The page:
The sheep disease that changed human biology

By ALLISON CHEN | November 30, 2017

Throughout the 18th century, wool dominated England’s commerce, with the wool trade involving, directly or indirectly, almost one-fourth of the population. It fed the nation’s mills and coffers, and anything that threatened the sheep that produced it was clearly a cause for concern.

One such danger was a fatal disease that would come to be known as scrapie. It caused behavioral changes in the animals it affected, including tremors, loss of coordination and a compulsive tendency to rub against objects as though dealing with an itch, hence the name.

The first English cases of scrapie appeared in 1732, and the disease was brought to the attention of the government by 1755, although it likely had a longer history in northern and central continental Europe.

Over the next 200 years, European scientists researching the disease managed to infect healthy sheep and goats with scrapie, concluding that it was transmissible. They took note of its years-long incubation period and discovered that whatever caused scrapie was unaffected by formaldehyde. Still, the infectious agent remained unknown.

Though the elusive nature of scrapie’s etiology had already led some researchers, including veterinary neurologist Anthony Palmer, to predict the cause of the disease, it remained something that had to do with farm animals.

It became relevant to humans in 1959, when veterinary pathologist William Hadlow published a letter in The Lancet noting the clinical and pathological similarities between scrapie and a disease found in New Guinea’s eastern highlands, kuru.

Emerging at the beginning of the 20th century, kuru predominantly affected New Guinea’s Fore people, and by the late 1950s, it was killing around two percent of the Fore population per year and up to five or 10 percent in heavily affected communities.

Over the course of months, those afflicted, mainly women and children, would gradually exhibit a progression of neurological symptoms, losing control of their limbs, their emotions, then the ability to speak, swallow or sit up.

Carleton Gajdusek and Vincent Zigas, the scientists who first described the illness in Western medical literature in 1957, initially suspected an infectious agent. But this theory stalled when an agent could not be found in samples sent to labs in Australia and America and when Gajdusek and Zigas could find no evidence of an immune response in kuru patients.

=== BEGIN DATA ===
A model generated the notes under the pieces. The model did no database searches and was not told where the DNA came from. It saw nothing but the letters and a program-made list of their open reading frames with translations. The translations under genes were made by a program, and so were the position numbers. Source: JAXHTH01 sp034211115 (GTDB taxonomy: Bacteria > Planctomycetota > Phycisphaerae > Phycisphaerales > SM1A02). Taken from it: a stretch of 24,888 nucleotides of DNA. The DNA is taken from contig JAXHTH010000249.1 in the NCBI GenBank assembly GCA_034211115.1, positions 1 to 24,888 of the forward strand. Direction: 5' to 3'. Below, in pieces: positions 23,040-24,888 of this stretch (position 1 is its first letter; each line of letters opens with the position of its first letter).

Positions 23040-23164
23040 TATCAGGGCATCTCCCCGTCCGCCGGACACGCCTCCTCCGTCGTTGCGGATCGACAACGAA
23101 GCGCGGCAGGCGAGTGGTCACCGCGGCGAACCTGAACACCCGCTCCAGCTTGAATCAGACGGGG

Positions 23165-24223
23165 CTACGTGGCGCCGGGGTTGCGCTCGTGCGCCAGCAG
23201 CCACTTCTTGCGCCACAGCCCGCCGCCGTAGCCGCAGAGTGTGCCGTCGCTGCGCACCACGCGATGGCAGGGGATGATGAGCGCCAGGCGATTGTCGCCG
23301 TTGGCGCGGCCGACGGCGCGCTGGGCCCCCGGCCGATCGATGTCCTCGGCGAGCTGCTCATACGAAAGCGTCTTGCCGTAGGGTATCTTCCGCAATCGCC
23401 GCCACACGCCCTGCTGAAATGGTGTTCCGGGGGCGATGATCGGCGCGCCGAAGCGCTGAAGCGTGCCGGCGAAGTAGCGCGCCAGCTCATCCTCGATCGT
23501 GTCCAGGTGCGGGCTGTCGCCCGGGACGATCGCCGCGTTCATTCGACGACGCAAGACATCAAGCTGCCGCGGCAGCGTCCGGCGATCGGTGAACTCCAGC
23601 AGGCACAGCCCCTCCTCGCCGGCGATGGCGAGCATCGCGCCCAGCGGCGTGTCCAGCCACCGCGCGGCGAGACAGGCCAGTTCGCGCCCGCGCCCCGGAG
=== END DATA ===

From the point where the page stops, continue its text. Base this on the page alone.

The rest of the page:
Hadlow’s observation, and his suggestion that experiments should be conducted to test whether kuru could be transmitted from humans to laboratory primates, opened new possibilities.

Gajdusek took up the veterinary pathologist’s suggestion and between 1963 and 1966, successfully infected chimpanzees with the disease. He also transmitted the disease between chimpanzees and began trying to transmit other human nervous system diseases to chimps, successfully doing so with Creutzfeldt-Jakob disease (CJD) in 1968.

Scrapie, kuru and CJD became part of a group of progressive, neurodegenerative diseases labeled “transmissible spongiform encephalopathies” (TSEs). The cause remained undetermined, and it was tentatively attributed to a “slow virus.”

By the late 1960s, it was becoming more apparent that a virus was not going to cut one as the sole explanation. Experiments with scrapie showed that its agent was sub-viral in size and unusually resistant to conditions that would kill other pathogens.

A 1965 paper by Iain Pattison supplied a list of treatments it had survived, everything from boiling for hours to chloroform to phenol to DNAse and RNAse.

Radiobiologist Tikvah Alper also demonstrated that the agent remained infectious after exposure to radiation of a wavelength specifically targeted at nucleic acids, suggesting that the agent did not contain them.

Then, in 1982, Stanley Prusiner sparked a furor with his paper hypothesizing that proteins, which he dubbed “prions,” for proteinaceous infectious particles, were the infectious agent responsible for scrapie.

This proposal of an agent, a misfolded protein, that replicates without genetic material by transforming normal proteins, was “heretical” at first. It has since gained widespread acceptance, especially after prions were artificially created in vitro.

Though exact mechanisms and the role of genetics in someone’s potential for developing some prion diseases are still being explored, prions have already reshaped views on infectious agents and are involved in research surrounding other neurodegenerative diseases, including Alzheimer’s and Parkinson’s. Scrapie’s influential past is likely only to grow.

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